So, was this pooch an actual trained dog or just someone’s “emotional support animal?”

    I still stand by my earlier statements that if you cannot leave your house without your cat/dog/snake/bird/whatever because of your fragile mental state, please stay home.

  • Cybrsk8r

    I had the exact same thought.

  • Cybrsk8r

    The manger was either the scammer or the scammee.

  • Bill___A

    I’m wondering how reliable drug dogs used by law enforcement are, if “bed bug” dogs can have an off day. Good job on the mediation, by the way.

  • The travel industry has a long and tortured relationship with “emotional support” animals. I can’t help but notice that a pet owner already flagged this post.

  • EdB

    Did the landlord send a copy of the actual bill from this service? Don’t know about Ohio, but they would be required to in California. Was there an actual report from the service that bed bugs were found and did the landlord just expect the tenet to take their word for it? I’m curious as to what they charge to do this inspection. Is it so inexpensive that it’s practical to have them come in after every move out? Something is smelling a bit on the scammy side.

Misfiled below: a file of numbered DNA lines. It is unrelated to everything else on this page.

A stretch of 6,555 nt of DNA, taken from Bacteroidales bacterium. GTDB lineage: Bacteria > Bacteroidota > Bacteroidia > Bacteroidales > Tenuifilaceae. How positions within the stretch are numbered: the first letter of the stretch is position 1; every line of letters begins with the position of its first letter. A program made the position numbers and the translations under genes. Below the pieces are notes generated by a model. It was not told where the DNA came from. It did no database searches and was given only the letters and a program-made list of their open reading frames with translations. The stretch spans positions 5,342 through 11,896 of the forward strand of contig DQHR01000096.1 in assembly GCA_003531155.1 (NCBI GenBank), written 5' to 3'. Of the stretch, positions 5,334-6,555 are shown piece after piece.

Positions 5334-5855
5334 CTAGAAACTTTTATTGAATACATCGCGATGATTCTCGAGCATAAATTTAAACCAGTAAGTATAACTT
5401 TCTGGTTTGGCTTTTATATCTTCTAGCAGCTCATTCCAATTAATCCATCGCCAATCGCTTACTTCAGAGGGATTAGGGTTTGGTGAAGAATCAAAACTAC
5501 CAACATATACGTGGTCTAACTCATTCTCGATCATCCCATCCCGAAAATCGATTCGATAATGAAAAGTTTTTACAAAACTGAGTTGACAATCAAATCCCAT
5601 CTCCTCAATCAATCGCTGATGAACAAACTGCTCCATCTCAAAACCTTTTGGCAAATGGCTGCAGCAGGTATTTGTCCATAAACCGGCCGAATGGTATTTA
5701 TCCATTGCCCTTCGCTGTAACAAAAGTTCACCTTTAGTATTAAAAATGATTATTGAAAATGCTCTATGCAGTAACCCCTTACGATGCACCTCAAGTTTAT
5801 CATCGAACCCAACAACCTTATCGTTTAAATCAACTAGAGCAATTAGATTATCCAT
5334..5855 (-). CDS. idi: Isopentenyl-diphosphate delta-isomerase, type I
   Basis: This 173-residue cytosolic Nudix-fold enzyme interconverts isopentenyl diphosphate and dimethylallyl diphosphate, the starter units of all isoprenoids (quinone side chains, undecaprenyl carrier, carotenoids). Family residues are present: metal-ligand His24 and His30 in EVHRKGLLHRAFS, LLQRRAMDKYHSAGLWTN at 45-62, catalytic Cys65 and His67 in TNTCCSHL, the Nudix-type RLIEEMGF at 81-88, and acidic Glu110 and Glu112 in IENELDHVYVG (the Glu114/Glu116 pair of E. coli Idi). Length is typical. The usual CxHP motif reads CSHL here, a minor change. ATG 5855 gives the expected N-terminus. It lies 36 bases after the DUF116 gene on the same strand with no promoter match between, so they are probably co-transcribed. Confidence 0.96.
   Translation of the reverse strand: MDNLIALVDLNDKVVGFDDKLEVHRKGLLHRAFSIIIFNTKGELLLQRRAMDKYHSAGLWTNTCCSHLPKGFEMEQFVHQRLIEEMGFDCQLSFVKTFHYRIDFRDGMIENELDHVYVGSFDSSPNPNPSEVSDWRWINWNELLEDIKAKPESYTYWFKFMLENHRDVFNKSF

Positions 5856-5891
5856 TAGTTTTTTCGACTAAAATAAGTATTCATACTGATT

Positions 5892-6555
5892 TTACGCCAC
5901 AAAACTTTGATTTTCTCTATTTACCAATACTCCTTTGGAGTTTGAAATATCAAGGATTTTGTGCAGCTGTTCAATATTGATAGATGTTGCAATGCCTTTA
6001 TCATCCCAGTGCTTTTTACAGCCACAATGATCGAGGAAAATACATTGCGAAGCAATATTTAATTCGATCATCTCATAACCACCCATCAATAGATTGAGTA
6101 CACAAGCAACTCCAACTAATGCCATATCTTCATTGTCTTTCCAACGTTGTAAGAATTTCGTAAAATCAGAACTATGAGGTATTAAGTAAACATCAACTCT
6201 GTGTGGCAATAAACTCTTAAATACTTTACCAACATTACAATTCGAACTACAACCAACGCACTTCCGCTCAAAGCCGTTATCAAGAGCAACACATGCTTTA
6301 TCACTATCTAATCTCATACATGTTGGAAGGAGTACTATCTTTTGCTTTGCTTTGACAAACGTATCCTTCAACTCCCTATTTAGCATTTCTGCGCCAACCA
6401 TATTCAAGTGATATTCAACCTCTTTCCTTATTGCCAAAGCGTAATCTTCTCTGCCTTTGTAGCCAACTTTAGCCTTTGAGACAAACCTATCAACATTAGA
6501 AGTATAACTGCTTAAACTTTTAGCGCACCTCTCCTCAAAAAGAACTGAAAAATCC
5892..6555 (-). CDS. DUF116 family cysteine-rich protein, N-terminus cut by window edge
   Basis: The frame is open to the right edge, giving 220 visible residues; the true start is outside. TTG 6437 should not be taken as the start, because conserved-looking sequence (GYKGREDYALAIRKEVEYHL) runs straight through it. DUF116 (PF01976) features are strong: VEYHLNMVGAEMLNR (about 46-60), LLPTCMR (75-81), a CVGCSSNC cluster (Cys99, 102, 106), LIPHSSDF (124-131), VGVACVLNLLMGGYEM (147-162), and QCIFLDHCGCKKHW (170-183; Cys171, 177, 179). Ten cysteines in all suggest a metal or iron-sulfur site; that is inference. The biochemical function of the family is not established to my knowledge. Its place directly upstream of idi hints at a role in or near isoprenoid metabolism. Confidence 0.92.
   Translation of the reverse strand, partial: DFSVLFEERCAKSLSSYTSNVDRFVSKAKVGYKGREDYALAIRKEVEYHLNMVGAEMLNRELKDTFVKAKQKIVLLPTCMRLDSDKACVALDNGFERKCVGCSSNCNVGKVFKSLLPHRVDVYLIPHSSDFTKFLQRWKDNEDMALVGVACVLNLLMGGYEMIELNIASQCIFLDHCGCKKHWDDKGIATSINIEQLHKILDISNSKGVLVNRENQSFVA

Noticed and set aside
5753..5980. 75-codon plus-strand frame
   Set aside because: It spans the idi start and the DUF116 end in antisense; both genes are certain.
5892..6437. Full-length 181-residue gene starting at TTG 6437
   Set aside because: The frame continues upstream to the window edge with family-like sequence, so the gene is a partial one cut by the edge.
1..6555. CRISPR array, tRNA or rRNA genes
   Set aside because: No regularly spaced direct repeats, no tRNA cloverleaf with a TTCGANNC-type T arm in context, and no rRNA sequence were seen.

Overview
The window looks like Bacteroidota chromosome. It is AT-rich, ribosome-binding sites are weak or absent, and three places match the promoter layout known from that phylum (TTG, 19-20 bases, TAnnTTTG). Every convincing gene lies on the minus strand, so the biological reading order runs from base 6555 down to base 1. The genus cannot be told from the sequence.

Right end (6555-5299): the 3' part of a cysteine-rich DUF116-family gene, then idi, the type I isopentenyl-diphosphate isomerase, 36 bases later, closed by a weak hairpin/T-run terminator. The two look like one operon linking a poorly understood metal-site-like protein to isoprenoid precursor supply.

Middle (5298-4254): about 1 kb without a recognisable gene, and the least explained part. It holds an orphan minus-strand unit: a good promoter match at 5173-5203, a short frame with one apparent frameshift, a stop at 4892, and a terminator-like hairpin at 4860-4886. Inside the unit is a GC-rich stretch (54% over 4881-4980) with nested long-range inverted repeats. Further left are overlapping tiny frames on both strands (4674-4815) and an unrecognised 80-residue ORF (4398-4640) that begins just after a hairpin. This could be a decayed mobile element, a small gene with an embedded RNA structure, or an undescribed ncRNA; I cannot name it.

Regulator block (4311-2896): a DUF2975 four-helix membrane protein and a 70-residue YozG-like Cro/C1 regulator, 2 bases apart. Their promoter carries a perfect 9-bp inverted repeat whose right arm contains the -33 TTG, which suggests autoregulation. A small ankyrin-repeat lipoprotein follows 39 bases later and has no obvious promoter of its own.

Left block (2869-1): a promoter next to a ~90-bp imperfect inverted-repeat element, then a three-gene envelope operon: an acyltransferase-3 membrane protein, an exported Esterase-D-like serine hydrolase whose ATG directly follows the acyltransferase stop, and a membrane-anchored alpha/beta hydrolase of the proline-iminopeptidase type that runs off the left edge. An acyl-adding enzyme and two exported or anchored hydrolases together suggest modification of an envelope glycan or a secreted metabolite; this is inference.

• Raven_Altosk

    I’m a pet owner, too. I’m kept by a bunch of cats.
    But that’s the same thing as these nuts who claim they can’t fly without their snakes.

  • MarkieA

    With a drug dog at least – I’m assuming here, I thankfully have zero experience with drug dogs – if they “mark” you or your belongings, you’re not automatically hauled off to jail; a human being has to actually find the drugs the dog sniffed out.

  • EdB

    I believe you are right. A hit is only probable cause for allowing a search. If there is a hit but no drugs are found, then there is no evidence to warrant an arrest.

  • EdB

    Since there was no poll question, I’ll use your reply for one. :)

    I vote scammer.

  • Jose L Cruz

    I worked for a apartment management company while in my teens. Now, keep in mind that was a long time ago. Standard procedure when someone moved out was bombing the apartment with pesticide cans, cleaning with included steam cleaning carpets. This was the cost of business and these items were never passed on. The only costs that were pass were those of actual damage holes in walls, broken windows, ect. Seems like just about every industry is trying to pass on charges to the consumer that used to be the cost of doing business. From the airline baggage fees and now this. The phrase consumer beware has taken on an entirely new meaning.

  • TonyA_says